'It was an awful place to be - really soul-destroying. If someone told you to milk on your head you'd try it.'
Published 03/06/2015 | 02:30
High somatic cell counts were costing Conor Molony over €25,000 a year in 2005. It was a tough time for the Centenary supplier.
"We were getting fined, even though we were trying everything - getting the parlour tested, using homeopathic remedies, pre-dipping clusters. It was an awful place to be - really soul-destroying. If somebody told you to milk on your head, you'd try it," recalled Conor sitting in his kitchen.
The turning point was the day that Glanbia sent out a British vet called Peter Edmondson to Molony's farm.
"He arrived and went through absolutely everything, from the records to the vacuum levels and the way we were milking.
"At the end of the day, he stood at the top of the yard and pointed to a new tractor I had parked outside the shed. 'Do you know that you'll make the price of that tractor many times over if you invest in a decent parlour?' he said to me.
"He said that the vacuum pump that we installed in the first four unit parlour was totally inadequate for the 12 units that we were running on it. The vacuum levels were dropping so much that the teat ends on many of the 70 cows were severely damaged, to the extent that the sphincter muscle was being exposed in some cases," said Conor.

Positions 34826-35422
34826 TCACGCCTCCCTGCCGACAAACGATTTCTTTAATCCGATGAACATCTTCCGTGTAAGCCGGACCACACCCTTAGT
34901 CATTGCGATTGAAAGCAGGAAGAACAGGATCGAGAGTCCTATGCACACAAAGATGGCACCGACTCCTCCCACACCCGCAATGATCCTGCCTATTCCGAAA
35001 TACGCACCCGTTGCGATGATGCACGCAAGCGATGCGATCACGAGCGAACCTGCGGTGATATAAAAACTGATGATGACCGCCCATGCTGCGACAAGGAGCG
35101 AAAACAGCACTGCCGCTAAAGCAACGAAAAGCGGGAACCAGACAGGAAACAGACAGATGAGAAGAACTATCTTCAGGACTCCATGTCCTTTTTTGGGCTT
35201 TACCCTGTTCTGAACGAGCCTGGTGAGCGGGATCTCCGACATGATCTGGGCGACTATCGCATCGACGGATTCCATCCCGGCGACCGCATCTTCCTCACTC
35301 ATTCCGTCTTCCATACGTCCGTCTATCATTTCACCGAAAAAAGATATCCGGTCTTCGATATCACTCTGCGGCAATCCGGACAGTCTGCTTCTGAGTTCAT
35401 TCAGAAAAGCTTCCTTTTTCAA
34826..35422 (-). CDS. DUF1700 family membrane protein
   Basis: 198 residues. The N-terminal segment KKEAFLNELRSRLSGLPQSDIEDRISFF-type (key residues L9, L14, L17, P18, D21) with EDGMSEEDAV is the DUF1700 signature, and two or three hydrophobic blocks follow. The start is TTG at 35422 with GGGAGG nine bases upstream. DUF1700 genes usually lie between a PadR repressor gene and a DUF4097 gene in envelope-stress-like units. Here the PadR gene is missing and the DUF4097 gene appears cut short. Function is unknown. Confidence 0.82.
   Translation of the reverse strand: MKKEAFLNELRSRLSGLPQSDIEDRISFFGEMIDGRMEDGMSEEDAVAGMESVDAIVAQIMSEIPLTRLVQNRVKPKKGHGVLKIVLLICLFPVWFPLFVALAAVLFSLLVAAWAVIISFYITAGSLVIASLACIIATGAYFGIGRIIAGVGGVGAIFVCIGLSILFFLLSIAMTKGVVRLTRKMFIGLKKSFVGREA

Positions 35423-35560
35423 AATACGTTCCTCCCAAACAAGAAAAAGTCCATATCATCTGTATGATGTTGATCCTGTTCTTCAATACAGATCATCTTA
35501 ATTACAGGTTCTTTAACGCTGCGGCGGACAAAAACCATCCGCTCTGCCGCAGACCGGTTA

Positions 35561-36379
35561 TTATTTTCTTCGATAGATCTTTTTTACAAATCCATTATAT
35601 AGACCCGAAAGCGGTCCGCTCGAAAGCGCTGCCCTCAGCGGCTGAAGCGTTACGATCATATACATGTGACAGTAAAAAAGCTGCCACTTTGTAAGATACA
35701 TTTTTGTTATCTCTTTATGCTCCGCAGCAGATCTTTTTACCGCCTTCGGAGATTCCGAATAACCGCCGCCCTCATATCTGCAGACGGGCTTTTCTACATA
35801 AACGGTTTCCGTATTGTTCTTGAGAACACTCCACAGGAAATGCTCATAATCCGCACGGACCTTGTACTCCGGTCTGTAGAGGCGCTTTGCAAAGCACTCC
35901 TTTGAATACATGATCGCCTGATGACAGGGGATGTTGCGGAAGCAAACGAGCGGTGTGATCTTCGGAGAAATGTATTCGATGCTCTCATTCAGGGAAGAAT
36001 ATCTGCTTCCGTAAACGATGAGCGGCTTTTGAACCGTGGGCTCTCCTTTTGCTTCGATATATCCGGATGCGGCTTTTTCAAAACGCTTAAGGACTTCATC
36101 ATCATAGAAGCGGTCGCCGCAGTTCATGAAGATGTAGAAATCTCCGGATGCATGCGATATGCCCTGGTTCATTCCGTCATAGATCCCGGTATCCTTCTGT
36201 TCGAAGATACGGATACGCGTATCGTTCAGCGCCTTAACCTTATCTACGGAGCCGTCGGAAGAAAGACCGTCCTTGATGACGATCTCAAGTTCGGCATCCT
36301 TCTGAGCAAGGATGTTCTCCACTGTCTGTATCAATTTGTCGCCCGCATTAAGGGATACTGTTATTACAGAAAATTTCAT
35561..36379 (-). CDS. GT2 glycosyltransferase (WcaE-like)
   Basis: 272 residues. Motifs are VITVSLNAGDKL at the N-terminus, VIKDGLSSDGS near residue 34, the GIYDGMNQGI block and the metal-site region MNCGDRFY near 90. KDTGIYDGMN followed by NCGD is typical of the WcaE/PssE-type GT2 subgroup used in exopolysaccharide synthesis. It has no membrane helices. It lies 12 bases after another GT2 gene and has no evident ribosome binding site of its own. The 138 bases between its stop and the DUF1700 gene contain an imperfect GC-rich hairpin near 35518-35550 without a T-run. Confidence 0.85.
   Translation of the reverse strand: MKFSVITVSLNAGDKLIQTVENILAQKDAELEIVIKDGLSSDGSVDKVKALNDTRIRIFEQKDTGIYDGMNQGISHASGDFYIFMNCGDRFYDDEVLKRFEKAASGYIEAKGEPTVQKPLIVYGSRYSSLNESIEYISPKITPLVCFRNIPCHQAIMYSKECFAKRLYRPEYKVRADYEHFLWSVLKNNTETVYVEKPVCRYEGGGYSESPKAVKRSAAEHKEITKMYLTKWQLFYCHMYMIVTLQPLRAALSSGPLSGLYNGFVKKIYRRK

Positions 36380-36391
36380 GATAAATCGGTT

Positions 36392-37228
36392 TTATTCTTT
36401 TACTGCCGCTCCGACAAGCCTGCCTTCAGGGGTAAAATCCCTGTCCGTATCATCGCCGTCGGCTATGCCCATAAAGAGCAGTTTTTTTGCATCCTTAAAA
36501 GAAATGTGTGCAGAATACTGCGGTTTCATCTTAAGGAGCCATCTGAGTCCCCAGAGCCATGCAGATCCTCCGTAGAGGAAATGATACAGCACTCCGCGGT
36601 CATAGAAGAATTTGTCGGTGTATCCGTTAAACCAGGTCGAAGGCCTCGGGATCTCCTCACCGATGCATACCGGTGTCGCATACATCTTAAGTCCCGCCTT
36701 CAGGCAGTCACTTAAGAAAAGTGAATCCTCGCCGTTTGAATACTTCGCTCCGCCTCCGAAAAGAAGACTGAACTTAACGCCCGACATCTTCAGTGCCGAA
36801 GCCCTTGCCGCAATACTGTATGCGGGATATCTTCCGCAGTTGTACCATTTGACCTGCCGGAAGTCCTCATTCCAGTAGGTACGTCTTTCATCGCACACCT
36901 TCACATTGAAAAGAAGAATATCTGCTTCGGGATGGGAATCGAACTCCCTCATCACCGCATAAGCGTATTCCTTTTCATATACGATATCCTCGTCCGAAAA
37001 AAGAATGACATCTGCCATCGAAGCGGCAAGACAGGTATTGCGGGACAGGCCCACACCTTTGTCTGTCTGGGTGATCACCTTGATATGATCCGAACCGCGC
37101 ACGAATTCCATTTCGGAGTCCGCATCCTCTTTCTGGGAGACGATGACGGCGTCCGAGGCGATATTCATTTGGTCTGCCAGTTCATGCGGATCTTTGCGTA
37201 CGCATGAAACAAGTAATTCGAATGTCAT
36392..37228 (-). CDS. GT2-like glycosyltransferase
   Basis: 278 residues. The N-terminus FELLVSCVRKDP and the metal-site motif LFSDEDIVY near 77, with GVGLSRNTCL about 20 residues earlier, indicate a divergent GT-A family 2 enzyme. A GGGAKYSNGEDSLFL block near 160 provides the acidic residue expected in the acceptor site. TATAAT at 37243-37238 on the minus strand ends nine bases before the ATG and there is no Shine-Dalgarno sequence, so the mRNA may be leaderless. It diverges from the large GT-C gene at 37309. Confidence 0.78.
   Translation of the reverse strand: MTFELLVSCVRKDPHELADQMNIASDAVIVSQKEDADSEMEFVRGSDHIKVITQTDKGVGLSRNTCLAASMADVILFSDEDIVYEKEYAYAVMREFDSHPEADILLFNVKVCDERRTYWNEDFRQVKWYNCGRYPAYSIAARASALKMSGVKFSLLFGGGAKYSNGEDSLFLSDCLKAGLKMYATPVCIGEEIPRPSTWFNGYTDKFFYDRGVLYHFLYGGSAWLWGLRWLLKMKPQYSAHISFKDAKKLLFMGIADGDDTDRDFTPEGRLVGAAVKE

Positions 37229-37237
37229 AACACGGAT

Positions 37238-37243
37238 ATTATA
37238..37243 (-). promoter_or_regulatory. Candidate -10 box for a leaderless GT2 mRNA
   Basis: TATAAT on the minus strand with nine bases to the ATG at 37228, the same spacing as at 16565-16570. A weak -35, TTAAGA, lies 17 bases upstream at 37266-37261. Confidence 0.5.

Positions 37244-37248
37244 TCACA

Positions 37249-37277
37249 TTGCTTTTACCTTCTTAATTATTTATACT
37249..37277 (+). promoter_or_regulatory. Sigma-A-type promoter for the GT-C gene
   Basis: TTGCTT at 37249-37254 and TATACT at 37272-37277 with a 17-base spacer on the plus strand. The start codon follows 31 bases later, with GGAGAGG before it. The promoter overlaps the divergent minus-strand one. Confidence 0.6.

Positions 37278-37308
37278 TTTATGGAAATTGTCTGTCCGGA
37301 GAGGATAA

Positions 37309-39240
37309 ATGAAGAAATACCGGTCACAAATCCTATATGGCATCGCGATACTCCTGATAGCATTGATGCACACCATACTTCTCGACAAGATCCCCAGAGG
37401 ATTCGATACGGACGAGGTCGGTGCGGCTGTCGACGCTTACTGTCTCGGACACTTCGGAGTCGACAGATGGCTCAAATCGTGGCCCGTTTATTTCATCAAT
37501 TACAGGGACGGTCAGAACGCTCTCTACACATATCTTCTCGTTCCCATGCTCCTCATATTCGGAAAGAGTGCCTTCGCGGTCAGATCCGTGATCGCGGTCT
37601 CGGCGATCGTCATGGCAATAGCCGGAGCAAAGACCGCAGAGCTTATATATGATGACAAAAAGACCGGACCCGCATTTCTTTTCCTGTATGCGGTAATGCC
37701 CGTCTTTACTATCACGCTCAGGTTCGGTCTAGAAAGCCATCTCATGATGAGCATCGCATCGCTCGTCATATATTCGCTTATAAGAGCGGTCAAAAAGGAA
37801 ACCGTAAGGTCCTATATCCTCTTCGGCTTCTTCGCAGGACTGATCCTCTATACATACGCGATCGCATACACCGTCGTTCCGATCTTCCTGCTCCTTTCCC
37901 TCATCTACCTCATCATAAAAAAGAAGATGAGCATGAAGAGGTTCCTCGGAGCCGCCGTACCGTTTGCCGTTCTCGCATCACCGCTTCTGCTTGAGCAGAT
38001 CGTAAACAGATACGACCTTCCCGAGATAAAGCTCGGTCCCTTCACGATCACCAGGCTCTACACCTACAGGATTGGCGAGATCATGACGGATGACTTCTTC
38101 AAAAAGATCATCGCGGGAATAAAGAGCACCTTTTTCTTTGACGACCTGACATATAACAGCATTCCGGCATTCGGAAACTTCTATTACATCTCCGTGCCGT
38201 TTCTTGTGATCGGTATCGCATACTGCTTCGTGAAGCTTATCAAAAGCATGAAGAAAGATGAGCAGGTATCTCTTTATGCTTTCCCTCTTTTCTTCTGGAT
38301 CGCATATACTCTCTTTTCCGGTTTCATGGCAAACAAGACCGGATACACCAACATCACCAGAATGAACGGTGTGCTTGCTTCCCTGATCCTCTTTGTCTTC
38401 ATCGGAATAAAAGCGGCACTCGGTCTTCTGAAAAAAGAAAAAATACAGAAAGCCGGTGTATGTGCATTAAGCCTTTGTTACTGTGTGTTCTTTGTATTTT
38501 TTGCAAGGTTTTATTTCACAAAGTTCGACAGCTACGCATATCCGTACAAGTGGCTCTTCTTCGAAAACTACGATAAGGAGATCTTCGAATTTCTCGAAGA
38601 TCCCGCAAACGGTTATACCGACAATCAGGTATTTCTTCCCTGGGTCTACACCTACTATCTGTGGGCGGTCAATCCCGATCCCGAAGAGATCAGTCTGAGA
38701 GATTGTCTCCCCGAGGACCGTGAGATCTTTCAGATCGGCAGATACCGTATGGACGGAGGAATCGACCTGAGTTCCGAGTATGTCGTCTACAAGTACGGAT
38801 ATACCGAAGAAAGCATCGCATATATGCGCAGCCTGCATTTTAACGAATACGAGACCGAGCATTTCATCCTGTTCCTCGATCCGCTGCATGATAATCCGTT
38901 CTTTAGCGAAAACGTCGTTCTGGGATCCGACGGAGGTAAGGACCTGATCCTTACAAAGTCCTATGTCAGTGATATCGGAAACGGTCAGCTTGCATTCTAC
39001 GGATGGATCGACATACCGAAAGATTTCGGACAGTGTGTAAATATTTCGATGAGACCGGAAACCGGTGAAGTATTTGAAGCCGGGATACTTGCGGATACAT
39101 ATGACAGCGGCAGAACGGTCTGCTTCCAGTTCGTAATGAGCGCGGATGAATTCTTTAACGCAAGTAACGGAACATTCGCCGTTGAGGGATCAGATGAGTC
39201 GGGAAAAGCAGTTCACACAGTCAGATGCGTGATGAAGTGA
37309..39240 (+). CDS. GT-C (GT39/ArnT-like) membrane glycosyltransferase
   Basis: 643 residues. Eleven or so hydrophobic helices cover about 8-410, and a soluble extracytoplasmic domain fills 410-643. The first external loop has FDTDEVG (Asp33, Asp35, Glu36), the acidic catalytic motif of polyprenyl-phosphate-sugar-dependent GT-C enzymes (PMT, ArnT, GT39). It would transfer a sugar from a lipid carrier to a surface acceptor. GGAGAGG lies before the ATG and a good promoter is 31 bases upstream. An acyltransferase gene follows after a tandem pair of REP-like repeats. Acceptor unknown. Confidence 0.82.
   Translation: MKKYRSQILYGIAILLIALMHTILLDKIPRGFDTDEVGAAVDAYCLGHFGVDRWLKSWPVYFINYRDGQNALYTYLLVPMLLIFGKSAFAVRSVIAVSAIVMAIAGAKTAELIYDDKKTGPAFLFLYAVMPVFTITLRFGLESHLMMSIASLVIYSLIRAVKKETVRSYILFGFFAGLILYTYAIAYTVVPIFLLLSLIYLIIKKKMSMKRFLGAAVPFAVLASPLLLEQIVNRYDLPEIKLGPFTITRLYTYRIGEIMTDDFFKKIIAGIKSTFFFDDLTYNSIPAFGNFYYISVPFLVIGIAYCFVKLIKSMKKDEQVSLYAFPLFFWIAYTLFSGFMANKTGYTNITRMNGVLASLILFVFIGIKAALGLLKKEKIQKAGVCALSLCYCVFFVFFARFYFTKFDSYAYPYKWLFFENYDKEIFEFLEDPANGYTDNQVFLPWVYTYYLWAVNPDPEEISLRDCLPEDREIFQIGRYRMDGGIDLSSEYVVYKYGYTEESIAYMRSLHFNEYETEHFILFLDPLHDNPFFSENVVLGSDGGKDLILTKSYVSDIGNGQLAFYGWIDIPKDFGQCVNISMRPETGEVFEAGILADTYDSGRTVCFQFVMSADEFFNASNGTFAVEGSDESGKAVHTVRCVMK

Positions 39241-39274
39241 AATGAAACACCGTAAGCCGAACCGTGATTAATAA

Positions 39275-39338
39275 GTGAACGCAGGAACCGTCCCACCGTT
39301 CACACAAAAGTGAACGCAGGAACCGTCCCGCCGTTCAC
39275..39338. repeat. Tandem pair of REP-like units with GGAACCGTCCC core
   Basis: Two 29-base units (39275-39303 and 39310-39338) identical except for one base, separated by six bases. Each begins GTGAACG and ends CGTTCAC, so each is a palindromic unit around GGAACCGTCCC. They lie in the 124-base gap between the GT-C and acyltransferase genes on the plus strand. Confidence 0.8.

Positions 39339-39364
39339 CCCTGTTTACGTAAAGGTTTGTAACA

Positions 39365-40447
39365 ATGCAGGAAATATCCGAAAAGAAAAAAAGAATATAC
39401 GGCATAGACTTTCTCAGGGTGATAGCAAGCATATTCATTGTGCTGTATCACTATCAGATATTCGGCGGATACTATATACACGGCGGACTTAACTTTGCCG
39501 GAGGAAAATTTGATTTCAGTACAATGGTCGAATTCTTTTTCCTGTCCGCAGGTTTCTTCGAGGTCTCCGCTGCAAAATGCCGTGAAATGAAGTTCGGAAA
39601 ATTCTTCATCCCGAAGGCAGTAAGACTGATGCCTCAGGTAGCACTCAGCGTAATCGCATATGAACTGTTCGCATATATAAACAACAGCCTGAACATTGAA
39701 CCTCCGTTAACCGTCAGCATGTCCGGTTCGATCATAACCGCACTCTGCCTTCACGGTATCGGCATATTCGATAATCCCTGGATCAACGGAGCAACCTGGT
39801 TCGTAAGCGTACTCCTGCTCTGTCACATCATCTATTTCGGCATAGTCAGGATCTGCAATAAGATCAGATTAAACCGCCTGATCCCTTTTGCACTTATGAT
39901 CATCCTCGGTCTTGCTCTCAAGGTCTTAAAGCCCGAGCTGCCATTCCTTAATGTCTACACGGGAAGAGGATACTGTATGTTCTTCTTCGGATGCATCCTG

So Conor undertook a major investment programme, including the installation of a 20 unit milking parlour. But even this did not immediately solve all the problems. "We found that we didn't have enough current from the 15KVA transformer, so we had to get on to the ESB to upgrade to a 33KVA.
"But we also implemented a number of management changes that really help. For example, we hold back any problem cows to the end - that removes the possibility of missing those cows if you get distracted during milking. But it also minimises the amount of cross-contamination that can happen because we're not putting the cluster back on to a healthy cow afterwards.